Monatshefte für Chemie / Chemical Monthly

, Volume 106, Issue 4, pp 905–913 | Cite as

Zur Kenntnis der künstlichen Alterung aluminiumhaltiger Eisen(III)-hydroxide

  • Enilia Wolska
Anorganische, Struktur-und Physikalische Chemie

Artificial ageing of ferric hydroxide containing traces of aluminium


Study of the ageing process of amorphous ferric hydroxide has shown that the presence of traces of Al3+ can drastically change the course of the reaction under certain conditions.

Al3+ traces delay crystallization, an effect which is dependant on the pH of the solution in which the originally amorphous gel is boiled. With increasing pH they favour the formation of the α-F2O3-phase, whereby the α-FeOOH modification, the formation of which should otherwise be favoured by the dehydrative conditions employed, is not formed at all. Inhibition of the formation of the α-FeOOH phase is already crystallographically detectable at a molar ratio of Al2O3/Fe2O3=0.001. The complete disappearance of this phase at pH=10 of the ageing medium is found at the molar ratio Al2O3/Fe2O3=0.03. At higher Al3+ concentrations the amorphous gel is converted into α-Fe2O3. In the range 10–20 mol% Al2O3, crystallization is strongly inhibited. Further increase in the Al3+ content favours the formation of Bayerite-phase, which then at 50 mol% Al predominantes, alongside poorly crystalline α-Fe2O3.

For Al2O3/Fe2O3=0.55, three phases are present, hydrohematite, bayerite and boehmite. With still greater amounts of Al3+ only the boehmite modification is found.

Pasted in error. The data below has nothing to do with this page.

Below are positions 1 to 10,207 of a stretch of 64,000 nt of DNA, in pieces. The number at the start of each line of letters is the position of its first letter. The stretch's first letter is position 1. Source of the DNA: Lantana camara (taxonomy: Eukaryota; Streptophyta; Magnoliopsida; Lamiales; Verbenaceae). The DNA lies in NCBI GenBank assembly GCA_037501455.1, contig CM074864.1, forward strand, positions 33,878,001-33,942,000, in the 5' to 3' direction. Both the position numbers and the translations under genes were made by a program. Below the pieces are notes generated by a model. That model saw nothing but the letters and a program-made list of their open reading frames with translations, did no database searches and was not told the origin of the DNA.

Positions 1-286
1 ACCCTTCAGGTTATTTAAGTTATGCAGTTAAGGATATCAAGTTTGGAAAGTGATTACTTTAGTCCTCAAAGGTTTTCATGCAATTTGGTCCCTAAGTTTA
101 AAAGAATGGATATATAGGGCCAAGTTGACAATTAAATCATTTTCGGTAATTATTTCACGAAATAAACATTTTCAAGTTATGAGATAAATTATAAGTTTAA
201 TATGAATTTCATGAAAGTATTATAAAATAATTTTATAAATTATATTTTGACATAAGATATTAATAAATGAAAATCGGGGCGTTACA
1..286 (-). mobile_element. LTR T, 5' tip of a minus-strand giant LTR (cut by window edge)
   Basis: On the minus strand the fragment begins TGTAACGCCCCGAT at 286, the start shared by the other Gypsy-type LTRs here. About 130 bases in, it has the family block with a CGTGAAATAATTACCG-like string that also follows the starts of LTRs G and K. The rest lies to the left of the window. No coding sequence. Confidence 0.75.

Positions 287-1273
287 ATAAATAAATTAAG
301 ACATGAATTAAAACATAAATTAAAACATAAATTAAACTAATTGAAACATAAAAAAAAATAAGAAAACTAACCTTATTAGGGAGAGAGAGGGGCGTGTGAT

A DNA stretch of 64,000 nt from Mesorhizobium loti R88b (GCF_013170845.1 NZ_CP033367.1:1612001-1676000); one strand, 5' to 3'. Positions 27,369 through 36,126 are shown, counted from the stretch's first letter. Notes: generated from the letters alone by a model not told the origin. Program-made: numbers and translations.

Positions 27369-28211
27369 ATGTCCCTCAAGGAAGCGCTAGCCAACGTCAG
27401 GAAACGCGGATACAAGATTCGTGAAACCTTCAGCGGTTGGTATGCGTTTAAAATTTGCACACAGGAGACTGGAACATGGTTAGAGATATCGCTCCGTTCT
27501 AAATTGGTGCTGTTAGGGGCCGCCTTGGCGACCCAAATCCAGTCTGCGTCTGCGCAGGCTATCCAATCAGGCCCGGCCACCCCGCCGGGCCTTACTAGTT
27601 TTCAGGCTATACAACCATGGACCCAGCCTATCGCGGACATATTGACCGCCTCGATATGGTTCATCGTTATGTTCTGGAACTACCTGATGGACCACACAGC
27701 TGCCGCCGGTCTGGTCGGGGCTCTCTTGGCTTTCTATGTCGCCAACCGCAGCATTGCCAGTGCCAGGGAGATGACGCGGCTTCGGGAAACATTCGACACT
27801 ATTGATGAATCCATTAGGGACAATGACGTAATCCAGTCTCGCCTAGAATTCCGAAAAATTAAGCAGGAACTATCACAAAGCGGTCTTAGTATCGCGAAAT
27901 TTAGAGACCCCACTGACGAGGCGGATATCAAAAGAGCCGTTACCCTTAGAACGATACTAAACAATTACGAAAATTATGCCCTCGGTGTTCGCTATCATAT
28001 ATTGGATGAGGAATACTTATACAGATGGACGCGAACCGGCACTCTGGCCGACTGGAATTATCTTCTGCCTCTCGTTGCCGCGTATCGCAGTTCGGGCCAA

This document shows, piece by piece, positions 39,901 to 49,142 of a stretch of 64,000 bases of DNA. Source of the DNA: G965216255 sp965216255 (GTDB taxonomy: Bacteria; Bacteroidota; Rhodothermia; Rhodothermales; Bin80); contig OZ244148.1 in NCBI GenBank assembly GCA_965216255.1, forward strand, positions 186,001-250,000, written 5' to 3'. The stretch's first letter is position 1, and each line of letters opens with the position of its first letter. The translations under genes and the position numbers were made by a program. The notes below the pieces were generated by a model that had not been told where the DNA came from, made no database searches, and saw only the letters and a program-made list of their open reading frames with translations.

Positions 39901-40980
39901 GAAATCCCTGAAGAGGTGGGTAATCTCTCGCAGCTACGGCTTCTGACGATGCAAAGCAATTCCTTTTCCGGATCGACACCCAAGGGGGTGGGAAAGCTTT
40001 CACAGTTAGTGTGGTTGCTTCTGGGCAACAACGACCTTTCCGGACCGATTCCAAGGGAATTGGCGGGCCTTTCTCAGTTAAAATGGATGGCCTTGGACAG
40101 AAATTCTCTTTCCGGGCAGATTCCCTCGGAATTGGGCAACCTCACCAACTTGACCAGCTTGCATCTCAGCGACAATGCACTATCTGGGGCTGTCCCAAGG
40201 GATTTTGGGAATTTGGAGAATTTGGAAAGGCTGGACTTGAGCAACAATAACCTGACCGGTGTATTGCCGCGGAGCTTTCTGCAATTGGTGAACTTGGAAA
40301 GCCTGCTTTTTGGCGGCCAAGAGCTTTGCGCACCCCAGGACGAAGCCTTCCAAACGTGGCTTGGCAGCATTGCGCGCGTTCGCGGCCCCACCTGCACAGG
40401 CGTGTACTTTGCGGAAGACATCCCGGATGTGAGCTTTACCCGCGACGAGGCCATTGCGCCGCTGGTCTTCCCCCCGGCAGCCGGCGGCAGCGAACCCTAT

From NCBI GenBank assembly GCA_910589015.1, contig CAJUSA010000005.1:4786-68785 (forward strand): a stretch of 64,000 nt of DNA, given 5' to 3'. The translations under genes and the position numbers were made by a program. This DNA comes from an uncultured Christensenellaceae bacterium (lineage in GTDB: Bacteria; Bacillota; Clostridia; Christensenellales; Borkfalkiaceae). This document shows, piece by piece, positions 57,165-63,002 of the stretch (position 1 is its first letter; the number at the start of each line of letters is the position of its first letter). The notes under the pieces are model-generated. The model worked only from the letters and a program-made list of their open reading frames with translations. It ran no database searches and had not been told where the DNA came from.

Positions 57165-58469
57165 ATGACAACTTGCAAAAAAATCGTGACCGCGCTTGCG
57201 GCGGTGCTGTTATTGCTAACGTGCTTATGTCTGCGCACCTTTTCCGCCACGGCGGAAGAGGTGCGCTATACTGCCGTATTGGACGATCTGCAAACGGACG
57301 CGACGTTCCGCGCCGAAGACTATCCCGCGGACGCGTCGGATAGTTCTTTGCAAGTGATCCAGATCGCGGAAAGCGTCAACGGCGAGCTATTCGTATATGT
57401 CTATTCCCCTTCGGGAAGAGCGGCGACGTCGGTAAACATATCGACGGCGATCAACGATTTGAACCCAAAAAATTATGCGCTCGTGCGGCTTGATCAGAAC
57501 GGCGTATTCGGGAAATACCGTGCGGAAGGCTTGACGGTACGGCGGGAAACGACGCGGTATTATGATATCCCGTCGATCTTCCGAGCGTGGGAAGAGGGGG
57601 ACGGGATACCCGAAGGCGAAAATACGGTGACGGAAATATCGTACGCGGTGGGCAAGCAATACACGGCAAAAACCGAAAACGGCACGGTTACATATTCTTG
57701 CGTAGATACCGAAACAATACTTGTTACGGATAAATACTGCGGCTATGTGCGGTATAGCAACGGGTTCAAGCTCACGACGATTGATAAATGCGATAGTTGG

By stepwise crystallographic study of the progressive dehydration the duration of reaction has been established for ferric hydroxide both in the pure state and when doped with Al3+.


Unable to display preview. Download preview PDF.

Unable to display preview. Download preview PDF.


  1. 1.
    A. Neuhaus undH. Heide, Ber. dtsch. Keram. Ges.42, 167 (1965).Google Scholar
  2. 2.
    K. Wefers, Erz, Metall20, 71 (1967).Google Scholar
  3. 3.
    J. White, Proc. 2nd Internat. Symp. ICSOBA, Vol. 2, 195 (1971).Google Scholar
  4. 4.
    R. Fricke undHüttig, Oxyde und Oxydhydrate, Leipzig 1937.Google Scholar
  5. 5.
    A. Kuhn, Kolloidchemisches Taschenbuch, 5. Aufl., S. 227–315. Leipzig 1960.Google Scholar
  6. 6.
    F. Bernal, D. Dasgupta undA. Mackay, Clay Min. Bull.4, 15 (1959).Google Scholar
  7. 7.
    K. Torkar, Mh. Chem.94, 110 (1963), sowie alle in den Monatsheften für Chemie in den Jahren 1960–1963 veröffentlichten Mitteilungen.Google Scholar
  8. 8.
    A. Krause, Z. anorg. allgem. Chem.219, 213 (1937).Google Scholar
  9. 9.
    A. Lewandowski, Roczn. Chem.23, 256 (1949).Google Scholar
  10. 10.
    R. Thiel, Z. anorg. allgem. Chem.326, 70 (1963).Google Scholar
  11. 11.
    G. Montel, C. r. hebdomad. Sé. Acad. Sci.250, 716 (1960).Google Scholar
  12. 12.
    S. Caillére, L. Gatineau undS. Henin, C. r. hebdomad. Sé. Acad. Sci.250, 3677 (1960).Google Scholar

Copyright information

© Springer-Verlag 1975

Authors and Affiliations

  • Enilia Wolska
    • 1
  1. 1.Institut für Chemie der Universität PoznanPolen

Personalised recommendations